Friday, February 27, 2015 - Article by: Jason Vondrak - Prospect Financial Group, Inc. -
When buying a loan, it's important to understand your options and choose a program that's best for your unique situation. Today, homeowners have two main options: the fixed-rate mortgage (FRM) and the adjustable-rate mortgage (ARM). So what's the difference between the two? The names pretty much say it all. For the FRM, your interest rate is fixed for the life of the loan. With the ARM, your interest can change over time.
Fixed rate mortgages are very predictable. From the very beginning, you will know what to expect with and can be sure the interest rate of your mortgage will never change. However, payments tend to increase as the amount of time left in a mortgage term decreases. These larger payments are balanced by the FRM's usually low interest rates and smaller amounts paid over a loan's lifetime. Another benefit of an FRM is linked to the government program HARP, where homeowners with fixed rate mortgages have better access to the LTV feature of the program: almost 95% loan-to-value advantage than their ARM counterparts.
Adjustable rate mortgages are often associated with high risk, but not always rightly so. The life of an ARM can be described as this: in the beginning, during the initial fixed rate period, the mortgage rate stays the same. After this period ends the mortgage can change annually based on a present formula. The rate changes resting on two numbers, the margin and the index, which change over time. The addition of the margin and the index give you your new rate. So, how risky is it? Not as dramatically so as many people make it out to be.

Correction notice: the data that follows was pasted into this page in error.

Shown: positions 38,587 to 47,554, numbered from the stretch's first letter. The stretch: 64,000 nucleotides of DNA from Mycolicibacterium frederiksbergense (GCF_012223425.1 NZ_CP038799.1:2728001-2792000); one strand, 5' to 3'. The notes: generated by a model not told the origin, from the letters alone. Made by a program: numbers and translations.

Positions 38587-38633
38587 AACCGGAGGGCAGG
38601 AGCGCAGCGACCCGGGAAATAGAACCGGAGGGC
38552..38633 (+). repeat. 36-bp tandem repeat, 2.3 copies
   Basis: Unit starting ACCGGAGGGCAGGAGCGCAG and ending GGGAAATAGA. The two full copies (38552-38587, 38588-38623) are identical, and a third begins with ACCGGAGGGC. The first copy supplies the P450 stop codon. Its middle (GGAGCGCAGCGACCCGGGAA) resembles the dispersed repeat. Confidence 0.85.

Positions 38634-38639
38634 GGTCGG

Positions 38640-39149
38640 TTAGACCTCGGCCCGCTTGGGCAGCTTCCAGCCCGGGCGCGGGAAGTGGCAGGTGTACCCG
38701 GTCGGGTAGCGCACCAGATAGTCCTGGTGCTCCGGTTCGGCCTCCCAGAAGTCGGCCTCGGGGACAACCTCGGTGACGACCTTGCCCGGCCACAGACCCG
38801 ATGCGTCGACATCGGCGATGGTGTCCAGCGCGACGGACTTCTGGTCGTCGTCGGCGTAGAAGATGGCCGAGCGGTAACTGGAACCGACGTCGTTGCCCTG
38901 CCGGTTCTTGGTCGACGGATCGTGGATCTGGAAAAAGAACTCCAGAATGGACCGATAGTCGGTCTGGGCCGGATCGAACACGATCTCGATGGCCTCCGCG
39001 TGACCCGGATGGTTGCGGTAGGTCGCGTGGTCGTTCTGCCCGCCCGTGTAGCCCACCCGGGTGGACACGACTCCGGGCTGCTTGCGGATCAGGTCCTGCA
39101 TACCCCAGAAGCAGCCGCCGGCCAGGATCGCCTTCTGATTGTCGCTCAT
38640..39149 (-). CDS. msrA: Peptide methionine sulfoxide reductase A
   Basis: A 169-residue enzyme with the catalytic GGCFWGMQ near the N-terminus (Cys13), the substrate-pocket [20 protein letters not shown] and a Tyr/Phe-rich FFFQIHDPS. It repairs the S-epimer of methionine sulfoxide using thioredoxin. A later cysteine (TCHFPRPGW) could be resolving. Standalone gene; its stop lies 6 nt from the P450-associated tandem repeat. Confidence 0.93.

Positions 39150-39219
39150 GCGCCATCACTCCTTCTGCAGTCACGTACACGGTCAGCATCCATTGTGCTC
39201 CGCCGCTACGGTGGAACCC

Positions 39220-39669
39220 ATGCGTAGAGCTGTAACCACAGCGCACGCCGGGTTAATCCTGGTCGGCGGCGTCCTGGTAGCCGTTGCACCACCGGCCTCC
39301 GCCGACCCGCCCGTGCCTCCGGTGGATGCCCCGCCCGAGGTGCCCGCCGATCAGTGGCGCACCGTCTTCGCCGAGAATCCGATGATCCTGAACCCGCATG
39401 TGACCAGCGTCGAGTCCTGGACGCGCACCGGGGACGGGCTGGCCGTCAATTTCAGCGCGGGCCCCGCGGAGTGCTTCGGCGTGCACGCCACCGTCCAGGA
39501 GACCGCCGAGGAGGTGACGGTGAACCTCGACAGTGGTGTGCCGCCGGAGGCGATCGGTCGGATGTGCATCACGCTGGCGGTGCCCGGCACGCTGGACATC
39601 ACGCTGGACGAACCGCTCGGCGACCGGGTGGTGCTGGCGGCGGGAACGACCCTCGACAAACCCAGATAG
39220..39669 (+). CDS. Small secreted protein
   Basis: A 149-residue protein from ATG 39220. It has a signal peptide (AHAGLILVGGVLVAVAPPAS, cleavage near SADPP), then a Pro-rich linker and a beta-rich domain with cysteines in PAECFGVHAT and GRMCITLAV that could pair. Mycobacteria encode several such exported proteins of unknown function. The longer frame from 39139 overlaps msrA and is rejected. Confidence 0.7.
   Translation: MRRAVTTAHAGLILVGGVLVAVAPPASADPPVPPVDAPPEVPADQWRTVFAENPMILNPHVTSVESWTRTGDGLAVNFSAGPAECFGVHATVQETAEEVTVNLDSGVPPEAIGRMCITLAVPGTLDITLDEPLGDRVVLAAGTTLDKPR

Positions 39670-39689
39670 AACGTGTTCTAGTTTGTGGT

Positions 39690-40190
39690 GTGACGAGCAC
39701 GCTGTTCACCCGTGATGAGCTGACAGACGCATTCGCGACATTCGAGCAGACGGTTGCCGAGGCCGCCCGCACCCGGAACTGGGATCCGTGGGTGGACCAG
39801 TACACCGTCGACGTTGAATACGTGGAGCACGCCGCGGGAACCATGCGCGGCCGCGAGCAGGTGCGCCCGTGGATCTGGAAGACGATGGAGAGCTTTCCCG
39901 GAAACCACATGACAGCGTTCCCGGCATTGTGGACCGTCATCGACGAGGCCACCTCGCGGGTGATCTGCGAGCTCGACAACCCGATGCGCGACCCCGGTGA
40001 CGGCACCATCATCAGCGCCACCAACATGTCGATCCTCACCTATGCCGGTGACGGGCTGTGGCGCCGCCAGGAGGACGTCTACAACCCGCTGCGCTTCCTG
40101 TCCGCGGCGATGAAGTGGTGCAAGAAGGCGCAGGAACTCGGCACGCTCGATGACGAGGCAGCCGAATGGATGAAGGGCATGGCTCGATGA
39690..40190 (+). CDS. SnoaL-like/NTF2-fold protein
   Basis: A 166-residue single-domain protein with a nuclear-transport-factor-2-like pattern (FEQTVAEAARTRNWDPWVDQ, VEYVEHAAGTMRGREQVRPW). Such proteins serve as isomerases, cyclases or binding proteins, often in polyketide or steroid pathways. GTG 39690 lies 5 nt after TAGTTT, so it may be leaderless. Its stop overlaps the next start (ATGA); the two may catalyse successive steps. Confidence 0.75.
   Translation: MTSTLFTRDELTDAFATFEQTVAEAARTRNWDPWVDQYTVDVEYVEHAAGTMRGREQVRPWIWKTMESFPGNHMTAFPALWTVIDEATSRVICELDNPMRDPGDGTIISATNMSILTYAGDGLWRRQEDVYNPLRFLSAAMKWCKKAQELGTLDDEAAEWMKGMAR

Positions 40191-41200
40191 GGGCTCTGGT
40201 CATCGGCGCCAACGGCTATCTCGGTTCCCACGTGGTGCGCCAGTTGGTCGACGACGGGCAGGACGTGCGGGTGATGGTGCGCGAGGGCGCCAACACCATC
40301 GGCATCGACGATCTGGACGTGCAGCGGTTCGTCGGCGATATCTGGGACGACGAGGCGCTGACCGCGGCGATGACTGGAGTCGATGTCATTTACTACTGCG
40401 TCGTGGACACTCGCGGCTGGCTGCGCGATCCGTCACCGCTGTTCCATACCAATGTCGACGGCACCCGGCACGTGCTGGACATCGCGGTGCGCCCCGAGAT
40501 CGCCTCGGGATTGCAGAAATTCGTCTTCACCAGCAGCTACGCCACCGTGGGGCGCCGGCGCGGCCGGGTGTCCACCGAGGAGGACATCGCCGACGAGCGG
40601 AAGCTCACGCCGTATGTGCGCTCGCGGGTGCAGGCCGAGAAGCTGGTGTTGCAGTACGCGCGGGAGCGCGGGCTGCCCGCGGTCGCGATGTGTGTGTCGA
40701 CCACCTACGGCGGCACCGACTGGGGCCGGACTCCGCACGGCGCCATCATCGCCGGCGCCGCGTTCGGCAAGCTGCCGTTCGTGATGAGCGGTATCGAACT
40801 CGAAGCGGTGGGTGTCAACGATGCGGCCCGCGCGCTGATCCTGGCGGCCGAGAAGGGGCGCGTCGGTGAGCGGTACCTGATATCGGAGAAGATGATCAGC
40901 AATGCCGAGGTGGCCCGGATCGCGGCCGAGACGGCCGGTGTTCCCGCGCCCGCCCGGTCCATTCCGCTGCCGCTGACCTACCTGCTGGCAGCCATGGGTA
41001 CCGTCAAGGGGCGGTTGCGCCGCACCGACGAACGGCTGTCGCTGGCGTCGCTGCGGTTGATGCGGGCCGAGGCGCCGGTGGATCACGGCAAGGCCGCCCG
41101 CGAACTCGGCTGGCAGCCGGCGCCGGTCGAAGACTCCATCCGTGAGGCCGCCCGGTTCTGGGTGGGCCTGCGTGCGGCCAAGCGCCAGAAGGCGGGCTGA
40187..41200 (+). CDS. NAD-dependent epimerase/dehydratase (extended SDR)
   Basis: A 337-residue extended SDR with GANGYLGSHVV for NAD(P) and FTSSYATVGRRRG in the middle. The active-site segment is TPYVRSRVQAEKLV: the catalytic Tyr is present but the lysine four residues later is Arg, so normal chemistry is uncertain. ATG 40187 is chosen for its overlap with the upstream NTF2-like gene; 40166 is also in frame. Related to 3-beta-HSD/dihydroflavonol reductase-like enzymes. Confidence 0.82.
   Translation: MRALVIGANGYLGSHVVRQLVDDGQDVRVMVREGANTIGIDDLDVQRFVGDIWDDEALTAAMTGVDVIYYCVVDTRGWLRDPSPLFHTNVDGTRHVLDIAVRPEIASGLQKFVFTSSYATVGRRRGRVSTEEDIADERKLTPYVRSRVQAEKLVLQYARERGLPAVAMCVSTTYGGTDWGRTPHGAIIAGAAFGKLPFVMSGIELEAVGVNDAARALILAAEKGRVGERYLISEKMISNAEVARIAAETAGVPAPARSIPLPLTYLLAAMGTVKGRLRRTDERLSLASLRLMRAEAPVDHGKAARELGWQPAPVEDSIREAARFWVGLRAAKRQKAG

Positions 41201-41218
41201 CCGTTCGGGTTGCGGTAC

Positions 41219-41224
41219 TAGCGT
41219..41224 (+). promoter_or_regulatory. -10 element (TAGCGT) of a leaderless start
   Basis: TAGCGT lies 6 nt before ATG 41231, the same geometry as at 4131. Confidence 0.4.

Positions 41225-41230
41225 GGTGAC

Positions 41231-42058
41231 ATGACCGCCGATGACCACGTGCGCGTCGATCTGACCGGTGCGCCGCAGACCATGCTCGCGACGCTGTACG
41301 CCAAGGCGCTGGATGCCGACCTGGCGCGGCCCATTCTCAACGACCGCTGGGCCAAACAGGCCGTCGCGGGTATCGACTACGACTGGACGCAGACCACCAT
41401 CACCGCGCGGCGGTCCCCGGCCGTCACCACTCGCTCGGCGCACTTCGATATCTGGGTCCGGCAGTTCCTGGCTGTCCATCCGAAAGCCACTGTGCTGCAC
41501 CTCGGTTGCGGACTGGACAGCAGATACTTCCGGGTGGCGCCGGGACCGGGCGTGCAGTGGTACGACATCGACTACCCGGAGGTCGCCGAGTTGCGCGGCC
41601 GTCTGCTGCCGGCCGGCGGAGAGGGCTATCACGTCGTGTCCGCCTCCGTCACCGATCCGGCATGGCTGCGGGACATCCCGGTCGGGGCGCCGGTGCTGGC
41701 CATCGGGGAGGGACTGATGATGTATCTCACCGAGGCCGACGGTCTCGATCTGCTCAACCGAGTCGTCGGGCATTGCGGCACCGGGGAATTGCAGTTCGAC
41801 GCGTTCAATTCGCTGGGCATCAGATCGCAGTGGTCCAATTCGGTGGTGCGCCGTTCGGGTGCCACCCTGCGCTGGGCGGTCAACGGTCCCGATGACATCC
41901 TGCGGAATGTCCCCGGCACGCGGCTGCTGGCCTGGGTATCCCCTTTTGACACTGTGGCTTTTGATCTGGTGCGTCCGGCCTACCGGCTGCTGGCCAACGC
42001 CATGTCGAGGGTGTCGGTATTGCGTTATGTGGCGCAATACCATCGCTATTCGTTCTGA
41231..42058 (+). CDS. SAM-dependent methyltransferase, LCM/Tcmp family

An adjustable rate mortgage is a great option for those who don't plan on being in their house for long. The typical family moves every 5-7 years, especially those who have jobs that require relocation. Almost always, an ARM rate will be lower than a fixed-rate. If you'll be in your house less than 10 years, an ARM may be the best way to go.
With an ARM, your loan has an "adjustment cap," a limit on how far the interest rate on your loan can change. These limits vary depending on the ARM's initial fixed rate period but are generally reasonable, making an adjustable-rate mortgage less risky than many believe. ARM's also have predominantly lower closing costs and even come with no-closing cost options.
To answer the question which one is better, fixed or adjustable, is impossible without knowledge of a homeowner's individual situation. Have a conversation with your loan officer to evaluate which route would be best for you to take, and make sure you understand how each type works before making a decision.
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